Disclosures: A.M. Financial provides supporting financial information, evaluation and analysis to be utilized by the client and the client's selected attorney if directed, during the process of their divorce.  Services provided in regards to this agreement are solely fee-only and do not involve investment or security advice or insurance transactions.  All information is financial in nature and should not be construed or relied upon as legal or tax advice.  A.M. Financial IS NOT AN ATTORNEY AND DOES NOT PROVIDE LEGAL OR TAX ADVICE.  Individuals are encouraged to seek competent legal and tax advice from professionals who specialize in divorce and tax laws in their respective state.

Investment advisory services offered through WealthSource Partners, LLC ("WSP"), a registered investment adviser.  Amy Mahlen (CRD #4692263) is an Investment Adviser Representative of WSP.  Registration with the U.S. Securities and Exchange Commission does not imply any certain level of skill or training.The statements and opinions expressed by A.M. Financial are those of Amy Mahlen and do not represent the views and/or opinions of WealthSource Partners, LLC ("WealthSource") or any other associated or affiliated person of WealthSource. Furthermore, the statements and opinions expressed are for informational and educational purposes only and should not be construed as legal, tax, accounting or investment advice. All statements and opinions are current only as of the time made and are subject to change without notice.  A.M. Financial and WSP are independent and unaffiliated entities.

This website is a publication of A.M. Financial. Information presented is believed to be factual and up-to-date, but we do not guarantee its accuracy and it should not be regarded as a complete analysis of the subjects discussed. All expressions of opinion reflect the judgment of the authors as of the date of publication and are subject to change. Content should not be viewed as personalized investment advice or as an offer to buy or sell, or a solicitation of any offer to buy or sell the securities mentioned herein. A professional adviser should be consulted before implementing any of the strategies presented.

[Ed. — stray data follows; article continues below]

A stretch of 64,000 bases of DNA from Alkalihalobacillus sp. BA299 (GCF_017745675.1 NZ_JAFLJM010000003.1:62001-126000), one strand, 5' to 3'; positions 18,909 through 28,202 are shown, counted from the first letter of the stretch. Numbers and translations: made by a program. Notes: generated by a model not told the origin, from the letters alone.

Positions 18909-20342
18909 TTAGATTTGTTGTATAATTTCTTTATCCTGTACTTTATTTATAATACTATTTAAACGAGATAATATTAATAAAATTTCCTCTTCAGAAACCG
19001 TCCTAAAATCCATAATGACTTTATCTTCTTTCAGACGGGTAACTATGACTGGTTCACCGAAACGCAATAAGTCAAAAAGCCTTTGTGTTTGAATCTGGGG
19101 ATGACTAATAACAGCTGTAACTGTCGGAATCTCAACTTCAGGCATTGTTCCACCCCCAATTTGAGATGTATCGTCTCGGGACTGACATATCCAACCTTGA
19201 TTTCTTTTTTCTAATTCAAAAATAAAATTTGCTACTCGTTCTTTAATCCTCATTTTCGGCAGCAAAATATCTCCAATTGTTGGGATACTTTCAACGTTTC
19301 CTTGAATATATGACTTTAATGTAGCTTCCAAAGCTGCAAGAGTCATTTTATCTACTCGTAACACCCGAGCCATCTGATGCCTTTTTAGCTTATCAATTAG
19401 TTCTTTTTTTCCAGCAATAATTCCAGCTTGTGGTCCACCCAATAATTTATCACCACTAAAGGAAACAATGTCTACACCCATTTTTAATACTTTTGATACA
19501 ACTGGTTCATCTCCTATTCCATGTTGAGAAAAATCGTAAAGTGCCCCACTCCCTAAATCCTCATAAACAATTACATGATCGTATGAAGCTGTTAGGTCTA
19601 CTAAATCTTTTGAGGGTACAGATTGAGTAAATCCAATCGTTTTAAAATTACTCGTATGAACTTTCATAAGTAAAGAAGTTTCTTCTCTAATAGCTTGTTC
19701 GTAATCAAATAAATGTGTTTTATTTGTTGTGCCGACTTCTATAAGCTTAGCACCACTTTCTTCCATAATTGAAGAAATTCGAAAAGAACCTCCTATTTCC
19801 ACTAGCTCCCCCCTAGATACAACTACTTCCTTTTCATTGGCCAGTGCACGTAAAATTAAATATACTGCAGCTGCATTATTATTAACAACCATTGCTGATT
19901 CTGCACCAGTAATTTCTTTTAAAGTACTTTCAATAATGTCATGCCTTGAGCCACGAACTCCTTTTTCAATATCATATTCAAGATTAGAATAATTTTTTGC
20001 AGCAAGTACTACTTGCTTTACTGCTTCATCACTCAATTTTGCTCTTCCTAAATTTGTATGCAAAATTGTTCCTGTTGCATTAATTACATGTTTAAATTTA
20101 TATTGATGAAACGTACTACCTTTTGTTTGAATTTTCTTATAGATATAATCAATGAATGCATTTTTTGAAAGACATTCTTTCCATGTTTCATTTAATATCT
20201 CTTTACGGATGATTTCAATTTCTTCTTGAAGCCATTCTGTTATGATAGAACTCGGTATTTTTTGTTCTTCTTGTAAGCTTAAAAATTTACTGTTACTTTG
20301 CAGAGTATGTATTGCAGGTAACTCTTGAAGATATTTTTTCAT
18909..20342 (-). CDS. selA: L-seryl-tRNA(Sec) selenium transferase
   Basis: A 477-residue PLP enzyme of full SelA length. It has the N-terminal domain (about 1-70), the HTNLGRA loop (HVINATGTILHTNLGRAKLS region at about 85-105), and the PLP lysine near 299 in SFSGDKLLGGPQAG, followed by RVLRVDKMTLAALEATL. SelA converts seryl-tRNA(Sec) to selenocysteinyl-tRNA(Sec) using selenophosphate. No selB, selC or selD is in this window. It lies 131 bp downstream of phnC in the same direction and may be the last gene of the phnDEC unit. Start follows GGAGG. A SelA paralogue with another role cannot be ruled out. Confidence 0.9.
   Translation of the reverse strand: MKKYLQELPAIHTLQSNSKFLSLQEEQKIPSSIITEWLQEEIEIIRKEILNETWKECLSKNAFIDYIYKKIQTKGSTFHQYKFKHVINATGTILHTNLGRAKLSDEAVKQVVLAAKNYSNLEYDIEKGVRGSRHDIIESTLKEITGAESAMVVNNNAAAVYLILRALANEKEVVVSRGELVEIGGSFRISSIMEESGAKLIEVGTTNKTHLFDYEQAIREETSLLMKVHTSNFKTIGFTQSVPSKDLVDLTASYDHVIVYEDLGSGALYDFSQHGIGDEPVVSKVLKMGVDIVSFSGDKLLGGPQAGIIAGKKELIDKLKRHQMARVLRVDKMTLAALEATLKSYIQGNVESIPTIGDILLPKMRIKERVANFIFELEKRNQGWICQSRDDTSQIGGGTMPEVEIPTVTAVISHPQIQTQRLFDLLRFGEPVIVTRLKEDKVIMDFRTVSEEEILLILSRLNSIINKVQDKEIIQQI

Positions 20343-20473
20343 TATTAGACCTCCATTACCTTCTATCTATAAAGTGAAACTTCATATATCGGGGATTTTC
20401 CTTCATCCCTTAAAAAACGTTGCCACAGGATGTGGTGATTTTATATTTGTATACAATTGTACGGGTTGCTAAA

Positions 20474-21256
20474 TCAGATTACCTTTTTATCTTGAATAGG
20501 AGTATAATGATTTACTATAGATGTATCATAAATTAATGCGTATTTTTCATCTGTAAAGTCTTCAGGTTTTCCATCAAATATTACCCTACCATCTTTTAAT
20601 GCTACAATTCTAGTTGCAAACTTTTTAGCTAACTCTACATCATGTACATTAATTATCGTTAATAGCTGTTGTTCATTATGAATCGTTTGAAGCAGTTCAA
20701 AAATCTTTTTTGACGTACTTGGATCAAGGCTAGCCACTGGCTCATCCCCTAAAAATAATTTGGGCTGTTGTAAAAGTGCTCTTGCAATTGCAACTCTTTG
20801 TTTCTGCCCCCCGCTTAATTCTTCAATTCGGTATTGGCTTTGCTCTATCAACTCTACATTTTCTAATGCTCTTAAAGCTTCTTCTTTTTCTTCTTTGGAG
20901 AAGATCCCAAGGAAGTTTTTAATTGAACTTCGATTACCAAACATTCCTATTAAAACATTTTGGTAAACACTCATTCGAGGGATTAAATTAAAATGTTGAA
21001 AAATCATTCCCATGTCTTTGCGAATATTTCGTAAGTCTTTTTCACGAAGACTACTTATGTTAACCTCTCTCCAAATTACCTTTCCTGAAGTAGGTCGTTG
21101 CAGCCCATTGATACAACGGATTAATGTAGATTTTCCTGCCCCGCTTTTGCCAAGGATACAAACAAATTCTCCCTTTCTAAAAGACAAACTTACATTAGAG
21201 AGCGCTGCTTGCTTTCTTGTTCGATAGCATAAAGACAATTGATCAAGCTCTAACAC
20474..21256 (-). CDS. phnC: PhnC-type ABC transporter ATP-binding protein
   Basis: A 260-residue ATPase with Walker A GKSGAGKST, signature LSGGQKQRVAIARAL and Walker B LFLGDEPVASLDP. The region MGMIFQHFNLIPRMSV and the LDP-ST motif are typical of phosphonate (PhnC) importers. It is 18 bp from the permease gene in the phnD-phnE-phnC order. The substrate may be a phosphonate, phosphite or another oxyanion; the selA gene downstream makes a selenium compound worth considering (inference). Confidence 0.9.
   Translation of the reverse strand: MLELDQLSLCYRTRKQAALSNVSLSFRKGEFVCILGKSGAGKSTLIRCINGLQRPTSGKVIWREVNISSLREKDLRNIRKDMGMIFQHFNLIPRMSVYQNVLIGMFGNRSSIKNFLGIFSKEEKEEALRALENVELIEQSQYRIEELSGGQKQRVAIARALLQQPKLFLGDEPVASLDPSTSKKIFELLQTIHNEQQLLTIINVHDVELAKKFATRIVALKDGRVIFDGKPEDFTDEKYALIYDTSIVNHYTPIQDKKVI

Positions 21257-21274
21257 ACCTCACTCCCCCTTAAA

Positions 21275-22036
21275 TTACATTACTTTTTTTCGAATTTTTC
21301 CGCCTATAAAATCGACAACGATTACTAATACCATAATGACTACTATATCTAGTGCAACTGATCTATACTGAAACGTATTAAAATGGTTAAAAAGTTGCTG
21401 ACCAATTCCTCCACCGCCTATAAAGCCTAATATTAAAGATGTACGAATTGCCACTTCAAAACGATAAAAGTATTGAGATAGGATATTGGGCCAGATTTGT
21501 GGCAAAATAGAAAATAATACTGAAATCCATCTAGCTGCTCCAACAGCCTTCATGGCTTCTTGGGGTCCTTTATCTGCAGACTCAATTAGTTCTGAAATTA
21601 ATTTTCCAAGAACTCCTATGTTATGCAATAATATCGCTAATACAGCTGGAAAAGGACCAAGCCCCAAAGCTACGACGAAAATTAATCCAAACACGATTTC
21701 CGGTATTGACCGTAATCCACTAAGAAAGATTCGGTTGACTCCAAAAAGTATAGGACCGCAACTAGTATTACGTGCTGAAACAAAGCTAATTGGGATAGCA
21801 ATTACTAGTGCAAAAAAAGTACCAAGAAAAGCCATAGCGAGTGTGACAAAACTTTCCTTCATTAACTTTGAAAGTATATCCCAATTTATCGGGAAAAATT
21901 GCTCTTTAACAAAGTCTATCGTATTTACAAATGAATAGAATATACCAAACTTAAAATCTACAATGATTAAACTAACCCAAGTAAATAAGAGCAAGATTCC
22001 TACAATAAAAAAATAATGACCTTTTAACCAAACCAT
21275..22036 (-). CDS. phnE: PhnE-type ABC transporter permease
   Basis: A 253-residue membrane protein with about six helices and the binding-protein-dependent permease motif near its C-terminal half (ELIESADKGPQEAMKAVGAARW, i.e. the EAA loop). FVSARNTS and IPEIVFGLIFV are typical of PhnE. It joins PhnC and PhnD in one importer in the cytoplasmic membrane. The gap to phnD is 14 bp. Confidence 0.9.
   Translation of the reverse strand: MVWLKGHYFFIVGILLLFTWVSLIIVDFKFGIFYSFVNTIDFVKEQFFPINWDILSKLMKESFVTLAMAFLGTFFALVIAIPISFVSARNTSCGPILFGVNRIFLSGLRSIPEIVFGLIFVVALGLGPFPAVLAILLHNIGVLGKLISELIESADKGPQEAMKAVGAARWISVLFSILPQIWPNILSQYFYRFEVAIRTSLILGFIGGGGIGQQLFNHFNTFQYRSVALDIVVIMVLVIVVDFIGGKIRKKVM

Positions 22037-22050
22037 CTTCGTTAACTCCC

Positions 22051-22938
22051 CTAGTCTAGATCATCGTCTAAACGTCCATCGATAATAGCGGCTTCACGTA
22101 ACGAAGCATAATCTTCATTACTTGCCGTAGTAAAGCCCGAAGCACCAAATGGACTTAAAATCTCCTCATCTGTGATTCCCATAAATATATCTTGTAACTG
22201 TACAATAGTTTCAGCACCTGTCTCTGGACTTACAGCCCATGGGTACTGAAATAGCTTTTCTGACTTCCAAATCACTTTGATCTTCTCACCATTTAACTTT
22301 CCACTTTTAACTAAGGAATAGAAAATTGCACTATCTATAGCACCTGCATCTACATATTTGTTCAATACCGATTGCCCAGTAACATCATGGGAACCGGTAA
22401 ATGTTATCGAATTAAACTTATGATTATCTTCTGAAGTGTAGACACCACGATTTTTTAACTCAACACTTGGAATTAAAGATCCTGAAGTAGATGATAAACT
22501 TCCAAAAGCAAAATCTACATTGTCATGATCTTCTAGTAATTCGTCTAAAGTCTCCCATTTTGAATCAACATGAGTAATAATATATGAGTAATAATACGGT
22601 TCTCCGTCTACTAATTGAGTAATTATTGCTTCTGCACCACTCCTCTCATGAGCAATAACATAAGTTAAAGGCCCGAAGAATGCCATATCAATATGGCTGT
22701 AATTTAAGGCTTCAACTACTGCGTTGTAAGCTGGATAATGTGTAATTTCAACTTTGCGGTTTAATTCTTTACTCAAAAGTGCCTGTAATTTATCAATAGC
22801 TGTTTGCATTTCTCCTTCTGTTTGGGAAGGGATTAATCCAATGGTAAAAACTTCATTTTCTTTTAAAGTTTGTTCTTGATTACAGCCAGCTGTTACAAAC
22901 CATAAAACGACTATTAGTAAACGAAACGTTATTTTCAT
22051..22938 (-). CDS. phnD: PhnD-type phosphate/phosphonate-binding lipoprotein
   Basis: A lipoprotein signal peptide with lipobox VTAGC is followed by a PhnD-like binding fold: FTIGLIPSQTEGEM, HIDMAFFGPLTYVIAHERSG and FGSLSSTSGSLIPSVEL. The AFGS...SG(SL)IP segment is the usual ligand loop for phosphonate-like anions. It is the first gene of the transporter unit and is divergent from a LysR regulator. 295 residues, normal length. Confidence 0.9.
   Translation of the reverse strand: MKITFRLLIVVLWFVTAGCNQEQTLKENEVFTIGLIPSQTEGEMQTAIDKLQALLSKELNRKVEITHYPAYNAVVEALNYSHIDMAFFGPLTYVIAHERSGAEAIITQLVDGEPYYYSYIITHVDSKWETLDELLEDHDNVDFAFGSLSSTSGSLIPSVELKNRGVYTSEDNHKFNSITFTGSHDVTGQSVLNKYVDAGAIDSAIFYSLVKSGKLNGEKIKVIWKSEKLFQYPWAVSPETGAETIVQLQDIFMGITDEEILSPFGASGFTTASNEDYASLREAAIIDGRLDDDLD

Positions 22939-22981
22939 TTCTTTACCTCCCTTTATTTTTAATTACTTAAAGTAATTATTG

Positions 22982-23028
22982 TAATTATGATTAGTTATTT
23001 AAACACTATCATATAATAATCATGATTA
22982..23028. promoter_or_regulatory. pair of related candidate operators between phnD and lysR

Certified Financial Planner Board of Standards Inc. owns the certification marks CFP®, CERTIFIED FINANCIAL PLANNER™, CFP® (with plaque design) and CFP® (with flame design) in the U.S., which it awards to individuals who successfully complete CFP Board's initial and ongoing certification requirements.

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Creating New Holiday Traditions of Giving with Kids and Loved Ones

November 15, 2019

The first several holidays after a separation or divorce are extremely difficult.  Adjusting to on and off parenting schedules where your kids are not with you everyday is challenging to cope with.  Even with adult children, time is typically divided with by household.  Some traditions continue and others end.  One of the best ways to cope is actively building new traditions, including giving. 


The wonderful thing about giving is there are many different ways to give – it doesn’t always include donating money!  There is no question that bank accounts are extremely tight after a separation or divorce.  Engaging with your children and loved ones providing the gift of time, sharing talents and building community can be extremely powerful and even healing.


Here are some ideas to help you get started with your children, adult family members and/or friends:  Remember that you and your family have been through a lot so don’t put too much pressure on yourself either!


1. Discuss values

A great way to strengthen bonds is by discussing values. Brainstorm what is important to each person.  Provide reasons why you value each cause.  Discuss if you feel it is important to support a cause locally, nationally or worldwide.  Provide examples of support you have previously given to children who need some help to come up with some ideas of their own.  Come up with a final list of values/causes where everyone feels like they have a connection with.


2. Research

Assign each person a cause to research ways in which you can be supportive. Some examples include animal adoption, homelessness, hunger, the environment, medical cure research, caring for the elderly etc.  With younger children you can do the research and brainstorming together.  Identify organizations you would like to possibly support and the various ways to support them (volunteer, organizing food or clothing drives, donations, etc.)


Websites such as, charitynavigator.org or charitywatch.org, are available to search and review organizations if you need a place to start.


3. Inventory

Remember that giving should not deplete us from time, money or emotionally where we have nothing or very little left.  It is an offering where you should be able to remain stable in addition to receiving the gift of giving.  Conduct an inventory of what you all have available to give.  Don’t leave anything out.  Include items such as time available, hospitality, cooking, toys, clothes, blankets or sleeping